London (change)
17 messages
02/10/2013 at 17:59

Hi I have two verbena tall plants,that have flowered so lovely,

but would like to know,if i should cut them down now,or let

leaves die first,also are they hardy enough to stand our

scottish winters

                           thanks Jean

02/10/2013 at 18:12

I doubt they'll survive up there.

Collect seed and sow in spring for next year.

02/10/2013 at 18:20

You could cut them down and pot them up to keep in a porch or conservatory,

02/10/2013 at 18:25

thanks fidgetbones for prompt answer,

isee i will have to nurse them or loose them

02/10/2013 at 18:36

thanks Lyn i will do that .

02/10/2013 at 20:07

Look around.   Are,there any seedlings?  I have had already dug up and potted a dozen or so as I do every year. Then overwinter in GH.

02/10/2013 at 20:13

The seed is winter hardy (and we get some very low temps, the coldest recorded in England was not far from here). So if you leave a plant to self seed, you  will almost certainly get smoe new plants next Spring, probably far more than you want!

02/10/2013 at 21:50

I would echo that - I planted one ages ago, and now have seedlings galore every year without having to do anything.  Having said that, it is pretty easy to weed out the ones in the wrong place, they are pretty well behaved.

02/10/2013 at 22:00

I too have hard winters but seed survive so I get surprise verbenas popping up.  Haven't had to relocate or dig up any yet as they are, effectively, transparent so look well almost anywhere.   This year I shall watch for the seeds being ripe and then shake the seed heads where I think I could do with more.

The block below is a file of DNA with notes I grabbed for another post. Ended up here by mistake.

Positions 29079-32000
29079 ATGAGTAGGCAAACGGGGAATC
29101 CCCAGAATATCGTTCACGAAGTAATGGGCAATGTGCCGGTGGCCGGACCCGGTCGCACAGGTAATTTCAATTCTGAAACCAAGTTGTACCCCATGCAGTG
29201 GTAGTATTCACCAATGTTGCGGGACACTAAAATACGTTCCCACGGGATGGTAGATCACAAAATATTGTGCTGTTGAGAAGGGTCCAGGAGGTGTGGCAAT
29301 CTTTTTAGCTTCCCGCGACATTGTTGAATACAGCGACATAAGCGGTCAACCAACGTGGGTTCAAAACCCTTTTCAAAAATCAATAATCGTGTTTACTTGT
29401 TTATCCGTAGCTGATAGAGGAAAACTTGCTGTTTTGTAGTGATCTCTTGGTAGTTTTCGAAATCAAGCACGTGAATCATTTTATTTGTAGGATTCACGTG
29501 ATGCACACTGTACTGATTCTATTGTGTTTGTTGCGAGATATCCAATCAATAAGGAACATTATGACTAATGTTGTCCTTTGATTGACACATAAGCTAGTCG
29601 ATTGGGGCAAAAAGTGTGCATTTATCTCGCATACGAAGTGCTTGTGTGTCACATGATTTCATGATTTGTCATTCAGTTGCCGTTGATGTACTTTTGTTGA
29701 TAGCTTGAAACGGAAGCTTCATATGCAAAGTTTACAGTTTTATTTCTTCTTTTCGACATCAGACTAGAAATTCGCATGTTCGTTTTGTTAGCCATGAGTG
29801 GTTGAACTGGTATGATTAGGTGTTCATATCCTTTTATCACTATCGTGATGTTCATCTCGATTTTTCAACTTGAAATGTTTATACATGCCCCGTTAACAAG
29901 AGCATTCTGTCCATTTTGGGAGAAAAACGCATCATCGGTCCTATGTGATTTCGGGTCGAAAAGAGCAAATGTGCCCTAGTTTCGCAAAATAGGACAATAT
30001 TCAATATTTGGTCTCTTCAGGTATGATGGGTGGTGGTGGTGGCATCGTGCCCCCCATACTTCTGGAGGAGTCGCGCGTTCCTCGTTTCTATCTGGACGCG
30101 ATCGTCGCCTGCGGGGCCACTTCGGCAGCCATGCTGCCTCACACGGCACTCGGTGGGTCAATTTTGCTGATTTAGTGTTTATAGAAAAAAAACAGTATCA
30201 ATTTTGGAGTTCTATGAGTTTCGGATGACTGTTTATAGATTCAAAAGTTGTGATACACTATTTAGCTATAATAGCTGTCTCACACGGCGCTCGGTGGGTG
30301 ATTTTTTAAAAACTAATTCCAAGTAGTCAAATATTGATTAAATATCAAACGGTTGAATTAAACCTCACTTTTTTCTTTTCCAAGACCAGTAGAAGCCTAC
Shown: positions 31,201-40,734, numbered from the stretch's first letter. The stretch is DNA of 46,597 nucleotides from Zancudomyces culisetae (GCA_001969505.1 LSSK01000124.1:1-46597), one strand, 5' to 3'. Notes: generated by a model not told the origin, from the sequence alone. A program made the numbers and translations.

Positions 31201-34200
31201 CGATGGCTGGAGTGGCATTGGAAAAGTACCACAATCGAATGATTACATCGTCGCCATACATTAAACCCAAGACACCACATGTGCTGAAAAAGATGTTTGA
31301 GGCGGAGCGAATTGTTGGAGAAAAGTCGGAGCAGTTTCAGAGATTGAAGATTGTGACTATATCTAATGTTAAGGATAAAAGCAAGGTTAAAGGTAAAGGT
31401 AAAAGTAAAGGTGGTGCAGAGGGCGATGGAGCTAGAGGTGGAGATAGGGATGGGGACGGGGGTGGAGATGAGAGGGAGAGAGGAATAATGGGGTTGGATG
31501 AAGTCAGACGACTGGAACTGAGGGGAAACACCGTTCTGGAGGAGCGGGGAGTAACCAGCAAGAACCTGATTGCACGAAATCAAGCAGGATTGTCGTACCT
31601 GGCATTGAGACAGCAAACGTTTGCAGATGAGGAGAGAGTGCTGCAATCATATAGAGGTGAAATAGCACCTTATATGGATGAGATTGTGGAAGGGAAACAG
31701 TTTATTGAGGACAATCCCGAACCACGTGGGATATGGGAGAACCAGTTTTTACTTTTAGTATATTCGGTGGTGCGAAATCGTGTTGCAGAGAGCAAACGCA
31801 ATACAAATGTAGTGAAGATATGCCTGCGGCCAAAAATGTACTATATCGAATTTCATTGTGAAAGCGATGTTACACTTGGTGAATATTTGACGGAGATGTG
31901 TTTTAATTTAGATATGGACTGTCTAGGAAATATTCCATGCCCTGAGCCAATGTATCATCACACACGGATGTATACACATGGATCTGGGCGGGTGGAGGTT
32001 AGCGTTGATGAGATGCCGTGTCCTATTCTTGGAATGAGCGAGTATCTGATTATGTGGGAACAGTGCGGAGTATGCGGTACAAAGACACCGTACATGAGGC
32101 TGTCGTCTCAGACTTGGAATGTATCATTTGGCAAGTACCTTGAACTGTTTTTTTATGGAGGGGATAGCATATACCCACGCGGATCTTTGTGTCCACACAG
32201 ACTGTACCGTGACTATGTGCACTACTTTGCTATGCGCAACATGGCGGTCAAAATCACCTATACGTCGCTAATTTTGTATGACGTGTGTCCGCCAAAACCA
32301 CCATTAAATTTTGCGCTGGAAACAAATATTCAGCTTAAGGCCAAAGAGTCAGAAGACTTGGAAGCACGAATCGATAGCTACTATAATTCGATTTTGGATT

02/10/2013 at 22:15

In North East England unusual to get them through the winter. Don't find seedlings either (this is in a nursery with quite a few plants) sants. Made it through last year but not a cold winter in comparison to norml winter but took a long time to get away.

02/10/2013 at 23:23

I planted 4 plants last year & 3 survived. I put a heap of compost on top, having cut them down after flowering but they're in a sheltered position. They're still flowering just now but doubt if this winter will be as mild as last!!

I also had 1 in a pot which wintered in the garage & was ok.

Aren't there a lot of "Jeans" on here??!!

02/10/2013 at 23:37

The reason for digging up seedlings is to put them exactly where you want them. I associate them with grasses, to reflect in front of yellow conifers, to add height precisely where I want to.  I even had one close to a yellow dahlia and elsewhere behind dahlia bishop of llandaff and both associations look good amd for a very lomg time. In addition the foliage is not really attractive and is very coarse...??ou wouldn't want them growing near a path, for example.  Again,,the positioning of bonariensis is important minimise the appearance of the foliage yet still have those lovely airy flowers making their show.  Yes, pot up and place them, in my opinion.

In cold areas seedlings  may not survive.  That's why I say,,look for them now.  Pot them up and ??ou have made sure of your stock for next year

03/10/2013 at 21:17

my plants survived last winter-surprisingly. However i have noticed one seddling which having read this thread, i will pot up and plant next spring.

05/10/2013 at 10:44

Thanks for the info on this thread, grew some for the first time this year and they took an age to germinate but I have several all still flowering so no seedlings yet that I can see

I'm hoping that that they self seed and survive the winter but might cut down a couple and pot up for  winter in the cold frame.

05/10/2013 at 13:58

Not the sort of plants to dig up and pot up Hollie.  They usually have loNg straggly roots.  

26/10/2013 at 15:21

  thank you all for your replies,lots help and tips , yes there are a few Jeans on the go gardening must be in our { Jeans}..(  Clematis  ) do the have second flush if you

dead head? or best left alone thanks

26/10/2013 at 15:57

Depends on the variety.  Group 2s will if you dead head once the first flush is over at the end of June/beginning of July and give them a feed.

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